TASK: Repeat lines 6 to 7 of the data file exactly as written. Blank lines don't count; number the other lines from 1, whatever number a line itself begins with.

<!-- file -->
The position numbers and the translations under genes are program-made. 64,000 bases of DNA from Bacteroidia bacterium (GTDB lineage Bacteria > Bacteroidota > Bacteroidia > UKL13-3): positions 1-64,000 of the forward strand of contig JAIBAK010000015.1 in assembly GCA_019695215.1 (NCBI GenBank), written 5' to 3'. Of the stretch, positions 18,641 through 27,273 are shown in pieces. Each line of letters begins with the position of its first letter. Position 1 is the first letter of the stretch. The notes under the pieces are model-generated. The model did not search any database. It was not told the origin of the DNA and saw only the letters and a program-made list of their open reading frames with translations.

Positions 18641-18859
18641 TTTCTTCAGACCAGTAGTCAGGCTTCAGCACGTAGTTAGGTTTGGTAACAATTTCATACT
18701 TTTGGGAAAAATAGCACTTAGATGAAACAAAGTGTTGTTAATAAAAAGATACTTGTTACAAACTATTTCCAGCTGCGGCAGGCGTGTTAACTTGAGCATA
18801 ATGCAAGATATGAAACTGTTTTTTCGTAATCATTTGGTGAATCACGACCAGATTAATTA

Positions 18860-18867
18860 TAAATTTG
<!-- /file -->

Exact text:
Positions 18860-18867
18860 TAAATTTG